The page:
TLDEF Condemns Department of Justice Brief That Uses Stigma of Mental Disabilities To Justify Transgender Military Ban

TLDEF Condemns Department of Justice Brief That Uses Stigma of Mental                                 Disabilities To Justify Transgender Military Ban

Transgender Legal Defense & Education today denounces the Department of Justice for perpetuating the prejudice and stigma associated with mental disabilities, in a brief defending the Trump Administration’s discriminatory ban open transgender military service. DOJ submitted the argument in the United States District Court for the District of Columbia in one of the lawsuits seeking to overturn the transgender military ban. The case was brought by GLBTQ Legal Advocates & Defenders and National Center for Lesbian Rights.

The brief argues that transgender people should not be allowed in the military because of the existence of a diagnosis called "gender identity disorder.” It uses this argument as proof that transgender people are unfit for service. The diagnosis is an outmoded category that has been deleted by the American Psychiatric Association. The World Health Organization will soon follow the APA's lead in eliminating this diagnosis.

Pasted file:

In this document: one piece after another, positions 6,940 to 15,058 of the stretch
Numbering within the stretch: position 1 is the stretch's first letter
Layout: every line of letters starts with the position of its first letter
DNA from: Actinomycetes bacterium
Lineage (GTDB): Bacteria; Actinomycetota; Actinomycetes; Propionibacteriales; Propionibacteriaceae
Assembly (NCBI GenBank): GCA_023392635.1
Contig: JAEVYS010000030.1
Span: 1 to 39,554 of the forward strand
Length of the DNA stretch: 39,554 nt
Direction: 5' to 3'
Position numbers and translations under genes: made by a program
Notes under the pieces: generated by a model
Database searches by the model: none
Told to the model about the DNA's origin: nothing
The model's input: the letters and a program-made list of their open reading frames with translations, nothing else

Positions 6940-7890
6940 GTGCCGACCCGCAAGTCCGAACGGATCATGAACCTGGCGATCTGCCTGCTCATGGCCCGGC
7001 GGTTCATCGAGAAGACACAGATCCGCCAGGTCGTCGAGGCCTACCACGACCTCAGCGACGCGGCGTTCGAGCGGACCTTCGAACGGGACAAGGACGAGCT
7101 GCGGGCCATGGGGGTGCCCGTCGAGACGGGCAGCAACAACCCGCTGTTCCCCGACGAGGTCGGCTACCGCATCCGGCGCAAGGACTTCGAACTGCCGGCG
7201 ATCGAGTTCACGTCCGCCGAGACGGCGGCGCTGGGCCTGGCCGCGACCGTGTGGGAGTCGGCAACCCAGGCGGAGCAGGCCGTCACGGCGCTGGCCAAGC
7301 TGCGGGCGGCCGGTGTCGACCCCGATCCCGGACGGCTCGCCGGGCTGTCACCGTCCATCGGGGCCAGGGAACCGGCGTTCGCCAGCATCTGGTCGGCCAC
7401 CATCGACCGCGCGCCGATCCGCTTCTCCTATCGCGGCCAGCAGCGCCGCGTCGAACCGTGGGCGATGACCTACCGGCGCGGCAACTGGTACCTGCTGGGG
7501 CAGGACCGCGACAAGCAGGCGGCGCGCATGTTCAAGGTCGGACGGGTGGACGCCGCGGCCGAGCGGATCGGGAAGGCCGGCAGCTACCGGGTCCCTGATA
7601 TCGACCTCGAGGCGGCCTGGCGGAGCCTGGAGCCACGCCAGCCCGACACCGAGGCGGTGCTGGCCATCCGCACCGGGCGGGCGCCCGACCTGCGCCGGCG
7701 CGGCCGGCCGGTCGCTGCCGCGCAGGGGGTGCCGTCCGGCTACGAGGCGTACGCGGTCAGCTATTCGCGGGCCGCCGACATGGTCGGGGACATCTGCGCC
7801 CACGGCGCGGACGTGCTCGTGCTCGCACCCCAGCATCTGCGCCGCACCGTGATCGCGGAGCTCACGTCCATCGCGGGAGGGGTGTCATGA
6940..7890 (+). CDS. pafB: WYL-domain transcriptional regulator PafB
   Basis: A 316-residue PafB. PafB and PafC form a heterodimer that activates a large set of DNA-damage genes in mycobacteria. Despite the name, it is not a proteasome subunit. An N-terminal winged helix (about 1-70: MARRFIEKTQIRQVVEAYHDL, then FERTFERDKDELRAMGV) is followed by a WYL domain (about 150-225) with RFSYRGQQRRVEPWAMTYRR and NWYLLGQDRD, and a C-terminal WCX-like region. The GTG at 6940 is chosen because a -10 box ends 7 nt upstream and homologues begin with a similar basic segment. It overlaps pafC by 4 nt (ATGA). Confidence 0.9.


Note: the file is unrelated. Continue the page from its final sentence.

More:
Statement by TLDEF Executive Director Jillian Weiss  

“This DOJ brief is an affront to the thousands of transgender military personnel who have served or are currently serving our nation with honor and distinction. It is an attempt to use a medically disproven belief against people who are already marginalized and targeted for hatred, bullying and violence. The argument amounts to an incorrect interpretation of law and a lack of understanding of medical science. It is nothing more than the ideology of prejudice, masquerading as law and science, and being used to further stigmatize the transgender community. It is a shameful display of bigotry by our country’s highest law enforcement agency.

“The DOJ is using a dishonest argument, implying without proof, that that the existence of any medical diagnosis used to treat transgender people is sufficient to support a ban, though many transgender people never seek or receive such a diagnosis. It implies that the existence of any medical diagnosis automatically means that trans people cannot be excellent, honorably-serving soldiers. This is contradicted by evidence found in studies of transgender servicemembers by the U.S. military, and by the fact that 18 other countries permit transgender military service, with successful outcomes. We urge the court to swiftly deny the DOJ’s crude attempt to dismiss the serious constitutional concerns raised by the GLAD/NCLR lawsuit challenging this unlawful ban.”